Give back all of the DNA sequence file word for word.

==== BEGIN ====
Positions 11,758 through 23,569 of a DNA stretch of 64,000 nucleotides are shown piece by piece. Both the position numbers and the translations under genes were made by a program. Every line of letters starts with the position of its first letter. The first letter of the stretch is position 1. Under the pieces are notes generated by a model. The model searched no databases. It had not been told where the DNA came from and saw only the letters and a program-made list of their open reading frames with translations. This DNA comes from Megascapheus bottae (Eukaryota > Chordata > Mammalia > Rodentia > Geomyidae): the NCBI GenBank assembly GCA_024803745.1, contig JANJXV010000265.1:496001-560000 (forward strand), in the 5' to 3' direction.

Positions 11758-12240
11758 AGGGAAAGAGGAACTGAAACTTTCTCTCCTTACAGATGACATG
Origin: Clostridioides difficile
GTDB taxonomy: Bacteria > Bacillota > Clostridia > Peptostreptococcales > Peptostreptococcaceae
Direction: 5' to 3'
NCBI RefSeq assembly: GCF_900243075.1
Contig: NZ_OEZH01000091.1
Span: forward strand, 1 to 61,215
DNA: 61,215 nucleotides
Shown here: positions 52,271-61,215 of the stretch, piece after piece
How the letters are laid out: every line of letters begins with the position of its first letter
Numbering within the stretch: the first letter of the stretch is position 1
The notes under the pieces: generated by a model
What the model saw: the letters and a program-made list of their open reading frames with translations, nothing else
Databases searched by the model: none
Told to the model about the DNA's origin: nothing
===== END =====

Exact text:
Positions 11,758 through 23,569 of a DNA stretch of 64,000 nucleotides are shown piece by piece. Both the position numbers and the translations under genes were made by a program. Every line of letters starts with the position of its first letter. The first letter of the stretch is position 1. Under the pieces are notes generated by a model. The model searched no databases. It had not been told where the DNA came from and saw only the letters and a program-made list of their open reading frames with translations. This DNA comes from Megascapheus bottae (Eukaryota > Chordata > Mammalia > Rodentia > Geomyidae): the NCBI GenBank assembly GCA_024803745.1, contig JANJXV010000265.1:496001-560000 (forward strand), in the 5' to 3' direction.

Positions 11758-12240
11758 AGGGAAAGAGGAACTGAAACTTTCTCTCCTTACAGATGACATG
Origin: Clostridioides difficile
GTDB taxonomy: Bacteria > Bacillota > Clostridia > Peptostreptococcales > Peptostreptococcaceae
Direction: 5' to 3'
NCBI RefSeq assembly: GCF_900243075.1
Contig: NZ_OEZH01000091.1
Span: forward strand, 1 to 61,215
DNA: 61,215 nucleotides
Shown here: positions 52,271-61,215 of the stretch, piece after piece
How the letters are laid out: every line of letters begins with the position of its first letter
Numbering within the stretch: the first letter of the stretch is position 1
The notes under the pieces: generated by a model
What the model saw: the letters and a program-made list of their open reading frames with translations, nothing else
Databases searched by the model: none
Told to the model about the DNA's origin: nothing